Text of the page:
Nickel alloys (such as Inconel™​) and Cobalt alloys (such as Stellite) are most commonly used for the corrosion and high temperature resistance. However, these materials are often blended with other alloys such as tungsten and chrome to provide high abrasion resistance. Stellite 6 is one of the most commonly used materials used for corrosion and abrasion resistance in pumps and valves. Avweld apply these materials using all of the processes listed on this page. We are also able to supply solid castings of Nickel and Cobalt alloys.

*Stellite is a trademark of Kennametal Inc and Inconel is a trademark of Huntington Alloys Corp.


Laser Cladding

Laser cladding utilises a high powered energy source to melt an additive stock material and weld it to the substrate, providing the advantageous properties of the additive material to the surface. Because the laser energy is so concentrated, it allows for the cladding material to have a full metallurgical bond, without the disadvantages of typical welding processes by minimising heat affected zone (HAZ), dilution and distortion.

Plasma Transferred Arc (PTA) Welding

Plasma Transferred Arc (PTA) Welding is a welding process with relatively low heat input. The low dilution means that the best possible hardness is possible in a single layer of 2-3mm thick. PTA welding provides similar properties to Laser Welding for cladding applications. Avweld use robots for our PTA welding process to ensure absolute consistency.

HVOF Hardfacing

High Velocity Oxygen Fuel (HVOF) is a thermal spray process which combusts oxygen and flammable gas to provide a very high speed flame. Avweld use the latest HVOF system from Flame Spray Technology in Europe. This process provides extremely dense coatings with virtually no porosity.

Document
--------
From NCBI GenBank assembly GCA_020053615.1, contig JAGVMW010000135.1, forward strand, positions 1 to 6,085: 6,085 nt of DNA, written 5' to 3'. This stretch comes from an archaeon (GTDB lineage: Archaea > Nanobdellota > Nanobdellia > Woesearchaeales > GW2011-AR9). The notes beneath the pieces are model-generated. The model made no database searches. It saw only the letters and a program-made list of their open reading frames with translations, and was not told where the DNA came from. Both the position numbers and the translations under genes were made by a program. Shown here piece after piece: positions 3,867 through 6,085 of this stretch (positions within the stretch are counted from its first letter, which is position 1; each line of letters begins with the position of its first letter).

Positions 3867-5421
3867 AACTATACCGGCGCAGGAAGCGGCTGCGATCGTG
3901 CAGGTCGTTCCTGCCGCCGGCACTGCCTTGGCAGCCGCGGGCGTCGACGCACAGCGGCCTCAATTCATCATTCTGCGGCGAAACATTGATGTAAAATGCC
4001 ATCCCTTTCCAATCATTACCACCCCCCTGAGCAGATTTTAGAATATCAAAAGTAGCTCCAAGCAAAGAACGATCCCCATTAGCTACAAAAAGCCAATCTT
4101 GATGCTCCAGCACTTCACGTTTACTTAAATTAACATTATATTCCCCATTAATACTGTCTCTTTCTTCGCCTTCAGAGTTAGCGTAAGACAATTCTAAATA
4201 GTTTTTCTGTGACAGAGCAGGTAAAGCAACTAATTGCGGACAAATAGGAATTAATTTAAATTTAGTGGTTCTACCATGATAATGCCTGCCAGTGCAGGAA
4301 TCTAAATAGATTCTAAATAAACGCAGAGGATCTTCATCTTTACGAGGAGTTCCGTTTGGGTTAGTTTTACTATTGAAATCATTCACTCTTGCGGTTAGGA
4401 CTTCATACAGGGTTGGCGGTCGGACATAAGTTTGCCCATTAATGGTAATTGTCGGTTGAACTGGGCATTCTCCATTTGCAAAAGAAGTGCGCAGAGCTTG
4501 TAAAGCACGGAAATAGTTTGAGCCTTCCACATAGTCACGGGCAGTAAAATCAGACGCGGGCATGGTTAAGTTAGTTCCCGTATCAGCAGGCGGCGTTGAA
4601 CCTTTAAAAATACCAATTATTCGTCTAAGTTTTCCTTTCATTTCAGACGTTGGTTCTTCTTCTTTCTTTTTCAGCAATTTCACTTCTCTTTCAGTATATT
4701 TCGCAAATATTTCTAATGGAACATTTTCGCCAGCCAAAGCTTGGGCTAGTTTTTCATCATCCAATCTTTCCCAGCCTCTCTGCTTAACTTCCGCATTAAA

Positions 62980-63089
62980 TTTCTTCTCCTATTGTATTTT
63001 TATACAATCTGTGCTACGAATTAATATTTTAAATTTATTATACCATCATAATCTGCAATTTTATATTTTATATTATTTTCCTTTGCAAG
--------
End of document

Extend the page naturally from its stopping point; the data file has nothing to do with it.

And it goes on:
HVOF is used to spray hardfacing such as tungsten carbide and chrome carbide. It can also be used to spray nickel and cobalt alloys.

HVOF Process

Arc Spraying Hardfacing

Twin wire arc spray uses an electric arc to melt two wires against each other, and then blow the molten metal onto a surface using compressed air. The process is fast, and thick build-ups are possible. Avweld regularly use twin wire arc spray to apply hardfacing to large jobs. Arc spray can also be used for dimensional restoration of worn parts.

Plasma Hardfacing

DC-plasma spray systems are used primarily for the application of high melting temperature ceramic coatings. The system works by ionising a plasma gas using extremely high currents, to create a plasma flume at a temperature of around 30,000°C. Avweld have Australia’s most modern and most technologically advanced plasma spray system.

Spray-and-fuse Hardfacing

Spray-and-fuse is the process where a metal sprayed deposit is heated to the point of melting, and then forms a metallurgical bond with the substrate. This is frequently used with nickel based hardfacing coatings.

MIG Hardfacing

MIG welding is used commonly across many industries because of its ease of operation and low capital costs. Hardfacing is commonly applied using the MIG process. Material can include martensitic alloys, chrome carbide, tungsten carbide and nickel/cobalt alloys. MIG welding has a relatively high heat input, so distortion of parts can be an issue. It is also important to be aware of the metallurgy of the substrate, as some substrates can be difficult to weld.